Tuesday, May 13, 2014

"Warmblood Mare, Comes Complete With Issues."

"Warmblood mare, comes complete with issues."
Remember that line? That was O's sale ad from when I first bought her. And if you remember, she had some SERIOUS ones.
 Sometimes I forget exactly how far I have come with my wild redheaded beast mare. But sometimes, like these past few days, I am reminded of just how far we have yet to go.

And sometimes, you just gotta lay down a little law and have a come-to-Jesus meeting with your extremely stubborn redheaded beast mare. Redheads tend to have this tendency to, erm.... think they know better than you ALL the time. O is obviously no exception to this rule.

Following O's planned week off, I broke out my lunging equipment for her first day back on Saturday. She started off pretty quiet, trotting/cantering over some poles going to the right, and then she knocked one of the poles over and zoomed off into the canter. Several verbal "trot" commands from me were completely ignored, or met with one trot stride followed by an immediate pick back up into the canter. Well, fine then. Canter until you're done wanting to canter, and then you have to canter some more. I knew I wasn't going to wear her out per se, but given the chance to let her fizzle herself out a little, I knew I'd have a slightly more malleable horse on my hands.

45 minutes, she was still cantering, with no interest in trotting. I tested her a few times to see if she was ready for trotwork (she wasn't), and when she broke a few times, I asked her to keep cantering anyway. Finally, she responded to a trot command and stayed trotting quietly. 

I'd rather not have my horse stuck on an endless circle for a huge period of time, but sometimes you don't have much of a choice. Either get into a big fight, or let her fizzle herself out... I chose the fizzle route.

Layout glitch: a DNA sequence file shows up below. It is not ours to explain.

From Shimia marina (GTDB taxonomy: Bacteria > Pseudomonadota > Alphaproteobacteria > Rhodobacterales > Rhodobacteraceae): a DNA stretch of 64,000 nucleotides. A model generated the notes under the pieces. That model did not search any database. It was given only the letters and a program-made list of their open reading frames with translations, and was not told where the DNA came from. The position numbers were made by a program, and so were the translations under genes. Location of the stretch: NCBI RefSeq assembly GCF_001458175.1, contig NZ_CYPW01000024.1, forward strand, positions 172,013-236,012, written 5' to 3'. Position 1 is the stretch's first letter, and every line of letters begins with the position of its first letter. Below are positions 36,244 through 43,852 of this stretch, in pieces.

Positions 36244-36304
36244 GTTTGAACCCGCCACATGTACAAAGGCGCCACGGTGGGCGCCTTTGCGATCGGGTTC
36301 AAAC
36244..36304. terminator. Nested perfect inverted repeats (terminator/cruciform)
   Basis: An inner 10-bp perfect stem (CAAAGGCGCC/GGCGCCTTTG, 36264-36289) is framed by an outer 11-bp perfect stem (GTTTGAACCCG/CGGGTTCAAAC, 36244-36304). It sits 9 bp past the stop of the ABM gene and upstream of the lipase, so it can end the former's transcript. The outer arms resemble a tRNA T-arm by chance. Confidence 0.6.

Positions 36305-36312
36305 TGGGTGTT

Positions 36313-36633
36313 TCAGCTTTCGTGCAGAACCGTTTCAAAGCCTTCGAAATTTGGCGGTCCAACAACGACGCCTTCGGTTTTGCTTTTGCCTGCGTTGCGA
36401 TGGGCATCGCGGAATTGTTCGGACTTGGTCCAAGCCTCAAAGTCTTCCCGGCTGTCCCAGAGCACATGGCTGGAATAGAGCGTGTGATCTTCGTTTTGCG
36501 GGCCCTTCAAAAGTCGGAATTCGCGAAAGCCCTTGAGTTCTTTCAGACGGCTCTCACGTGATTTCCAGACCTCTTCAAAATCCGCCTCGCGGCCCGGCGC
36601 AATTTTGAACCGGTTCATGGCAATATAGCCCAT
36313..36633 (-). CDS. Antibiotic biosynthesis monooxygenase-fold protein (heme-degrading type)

We went through the same thing in the other direction, although it thankfully did not take as long. She went along in zoomy canter and zoomy trot, then of her own accord decided to smooth out the work. It's interesting to watch... she will be flying around in this unbalanced Standardbred-type trot, and then suddenly will shift down a gear and give you a nice, quiet, balanced trot. Shortly after she does this, she'll try to do a downward transition ("see look I did what you want, now I am going to stop.") If you ask her to quietly move onward, she will fly off again in her Standardbred trot or canter with a very pissy face. Anything to not do what you originally asked.

She is very interesting in that she never gets nervous or tense in the usual 'hot horse' sense.... she just chooses when she is going to use speed as her evasion of choice, and when she is going to be quiet. She is not an inherently hot and high energy character - around the barn and during hack rides, she is a completely chill cucumber, happy to stand immobile all day long, snoozing and eating her way through the day. I can hack her all day long at a walk in a halter and leadrope, no problem. But when she is asked to work, and she either a) doesn't understand, b) is unbalanced, or c) just doesn't feel like it, speed is her first and favorite evasion. Being a stubborn redhead, if she doesn't see why she should bother doing what you ask, then she is either going to fight you tooth and nail about it, or completely tune you out and ignore you. For being as strong-willed and forward as she is, deep down inside, I honestly think she is a seriously lazy critter at heart.

Sometimes, you just have to tell her "too bad, you have to do XYZ thing because I said so, and that's the final word on it."